The nutritional status of children aged 6–24 months, expressed as the prevalence of underweight, stunting, and wasting, was assessed using anthropometric variables such as height, Mid Upper Arm Circumference (MUAC), and weight. The weight was recorded on children wearing minimal clothing and bare feet using a standard calibrated weighing Uniscale (Seca®, Hamburg, Germany) in kilograms, to the nearest 0.1 kg. The height was taken using a stadiometer (Schorr®, UNICEF) in centimeters to the nearest 1 mm. The height and weight were taken twice and a difference of 0.1 cm in height and 100 g in weight was accepted as normal. The MUAC was measured thrice using non-stretchable tape on the left mid-upper arm to the nearest 1 mm.
Based on the recorded weight, the nutritional status was graded as per the 2006 WHO child growth standards using WHO Anthro version 3.2.2 software . The children were considered stunted, wasted, or underweight if the height-for-age Z-score, the weight-for-age Z-score, or the weight-for-age Z-score was less than − 2 SDs (Standard Deviation) using the new WHO child growth standards, while those children with a score equal to or greater than − 2 SD were considered normal [18, 19]. During data processing, the exclusion criteria were applied to the anthropometric data of the children based on WHO recommendations to remove data that are most likely to be erroneous (HAZ and WAZ were excluded if the child value was <− 6.00 or > 6.00. The WHZ was excluded if the value was <− 4.00 or > 6.00). A MUAC below 12.5 cm indicated acute undernutrition and a value below 11.5 cm indicated severe acute undernutrition .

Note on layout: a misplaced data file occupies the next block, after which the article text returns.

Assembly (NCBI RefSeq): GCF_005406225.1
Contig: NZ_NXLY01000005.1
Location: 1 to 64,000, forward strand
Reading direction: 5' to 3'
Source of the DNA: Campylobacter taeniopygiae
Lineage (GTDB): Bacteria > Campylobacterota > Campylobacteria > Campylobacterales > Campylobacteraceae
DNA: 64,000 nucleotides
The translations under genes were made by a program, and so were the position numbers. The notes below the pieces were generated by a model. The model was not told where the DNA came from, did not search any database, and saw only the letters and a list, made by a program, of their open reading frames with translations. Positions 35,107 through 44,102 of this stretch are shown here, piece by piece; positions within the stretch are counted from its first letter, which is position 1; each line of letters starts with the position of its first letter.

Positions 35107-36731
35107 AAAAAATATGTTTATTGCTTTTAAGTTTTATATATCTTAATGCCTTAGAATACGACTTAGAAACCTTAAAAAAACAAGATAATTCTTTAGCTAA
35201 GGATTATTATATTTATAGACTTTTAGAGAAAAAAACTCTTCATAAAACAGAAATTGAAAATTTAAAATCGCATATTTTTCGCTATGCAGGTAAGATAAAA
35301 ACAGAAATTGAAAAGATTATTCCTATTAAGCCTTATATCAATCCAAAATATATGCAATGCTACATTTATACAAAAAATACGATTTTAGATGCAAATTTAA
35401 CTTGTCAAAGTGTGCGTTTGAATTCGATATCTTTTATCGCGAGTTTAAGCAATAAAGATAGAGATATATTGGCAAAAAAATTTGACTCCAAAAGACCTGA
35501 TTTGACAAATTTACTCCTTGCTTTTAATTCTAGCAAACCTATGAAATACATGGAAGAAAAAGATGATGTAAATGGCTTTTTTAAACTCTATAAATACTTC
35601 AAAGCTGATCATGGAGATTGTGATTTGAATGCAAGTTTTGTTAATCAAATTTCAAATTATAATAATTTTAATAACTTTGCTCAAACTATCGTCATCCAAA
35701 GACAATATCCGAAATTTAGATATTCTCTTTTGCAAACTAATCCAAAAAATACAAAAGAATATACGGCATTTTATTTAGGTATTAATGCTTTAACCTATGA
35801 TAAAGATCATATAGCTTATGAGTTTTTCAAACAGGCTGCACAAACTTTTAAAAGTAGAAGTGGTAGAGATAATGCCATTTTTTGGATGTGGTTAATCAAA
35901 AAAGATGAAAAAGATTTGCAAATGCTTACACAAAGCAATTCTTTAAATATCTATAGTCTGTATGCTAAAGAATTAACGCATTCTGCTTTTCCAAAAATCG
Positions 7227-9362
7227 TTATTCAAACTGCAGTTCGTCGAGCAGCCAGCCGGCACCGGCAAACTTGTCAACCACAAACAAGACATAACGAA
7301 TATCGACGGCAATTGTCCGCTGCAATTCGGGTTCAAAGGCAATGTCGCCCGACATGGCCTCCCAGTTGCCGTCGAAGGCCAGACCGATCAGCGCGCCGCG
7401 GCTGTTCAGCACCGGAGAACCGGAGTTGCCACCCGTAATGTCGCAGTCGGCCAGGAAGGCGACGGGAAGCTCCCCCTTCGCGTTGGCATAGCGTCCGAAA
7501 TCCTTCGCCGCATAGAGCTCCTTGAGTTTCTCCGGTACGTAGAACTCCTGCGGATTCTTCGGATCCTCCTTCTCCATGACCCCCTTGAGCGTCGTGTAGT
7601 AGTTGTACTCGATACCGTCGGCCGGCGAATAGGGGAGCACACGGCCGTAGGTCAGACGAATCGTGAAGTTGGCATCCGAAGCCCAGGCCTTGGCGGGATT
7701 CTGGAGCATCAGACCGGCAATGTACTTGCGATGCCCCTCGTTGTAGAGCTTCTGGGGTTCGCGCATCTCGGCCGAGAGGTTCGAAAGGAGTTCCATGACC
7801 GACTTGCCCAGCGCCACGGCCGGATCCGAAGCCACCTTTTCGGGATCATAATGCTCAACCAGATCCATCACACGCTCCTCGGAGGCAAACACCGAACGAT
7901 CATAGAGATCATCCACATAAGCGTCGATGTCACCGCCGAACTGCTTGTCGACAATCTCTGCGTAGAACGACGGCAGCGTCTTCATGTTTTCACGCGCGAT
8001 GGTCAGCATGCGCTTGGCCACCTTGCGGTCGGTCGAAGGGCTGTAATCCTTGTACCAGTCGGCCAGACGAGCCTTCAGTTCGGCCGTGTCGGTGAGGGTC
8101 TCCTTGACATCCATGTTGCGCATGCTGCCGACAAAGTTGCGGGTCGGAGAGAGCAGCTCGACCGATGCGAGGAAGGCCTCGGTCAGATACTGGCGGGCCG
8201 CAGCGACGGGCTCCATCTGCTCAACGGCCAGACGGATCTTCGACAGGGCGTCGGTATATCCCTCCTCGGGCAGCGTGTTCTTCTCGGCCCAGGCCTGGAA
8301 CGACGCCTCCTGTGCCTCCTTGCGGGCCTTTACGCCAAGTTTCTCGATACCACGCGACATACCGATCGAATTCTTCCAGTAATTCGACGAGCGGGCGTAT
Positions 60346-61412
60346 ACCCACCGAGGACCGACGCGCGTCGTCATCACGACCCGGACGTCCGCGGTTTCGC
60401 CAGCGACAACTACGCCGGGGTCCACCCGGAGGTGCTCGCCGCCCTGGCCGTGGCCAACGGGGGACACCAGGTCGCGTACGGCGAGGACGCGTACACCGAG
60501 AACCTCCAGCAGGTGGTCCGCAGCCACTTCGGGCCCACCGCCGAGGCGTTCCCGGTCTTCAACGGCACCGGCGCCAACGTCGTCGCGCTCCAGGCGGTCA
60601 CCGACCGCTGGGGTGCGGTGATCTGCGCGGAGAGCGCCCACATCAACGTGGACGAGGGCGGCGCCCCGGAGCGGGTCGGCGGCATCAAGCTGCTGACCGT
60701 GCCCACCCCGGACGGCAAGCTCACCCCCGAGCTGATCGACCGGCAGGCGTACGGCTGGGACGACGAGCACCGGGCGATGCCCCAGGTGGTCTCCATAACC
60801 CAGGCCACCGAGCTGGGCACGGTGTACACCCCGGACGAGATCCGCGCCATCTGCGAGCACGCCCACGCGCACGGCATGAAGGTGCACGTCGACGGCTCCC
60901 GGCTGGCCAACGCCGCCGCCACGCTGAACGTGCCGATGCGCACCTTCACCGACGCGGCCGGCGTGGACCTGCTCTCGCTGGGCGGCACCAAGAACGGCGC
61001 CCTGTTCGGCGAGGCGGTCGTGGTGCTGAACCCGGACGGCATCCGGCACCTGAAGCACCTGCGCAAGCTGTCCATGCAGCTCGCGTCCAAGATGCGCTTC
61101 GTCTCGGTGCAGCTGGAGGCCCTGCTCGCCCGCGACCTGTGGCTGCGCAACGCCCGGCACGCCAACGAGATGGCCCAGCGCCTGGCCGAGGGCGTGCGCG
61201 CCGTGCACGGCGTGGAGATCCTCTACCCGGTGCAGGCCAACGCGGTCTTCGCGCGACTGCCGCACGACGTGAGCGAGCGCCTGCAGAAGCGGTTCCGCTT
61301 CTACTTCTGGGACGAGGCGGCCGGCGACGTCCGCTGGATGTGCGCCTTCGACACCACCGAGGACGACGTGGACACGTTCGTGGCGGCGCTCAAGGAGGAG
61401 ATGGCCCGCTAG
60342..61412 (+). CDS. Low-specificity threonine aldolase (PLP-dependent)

Three main types of questionnaires (for households, for mothers, and for children) were designed to record the data on any indicators of household socioeconomic and socio-demographic status, household food security, and care practices for children and their mothers.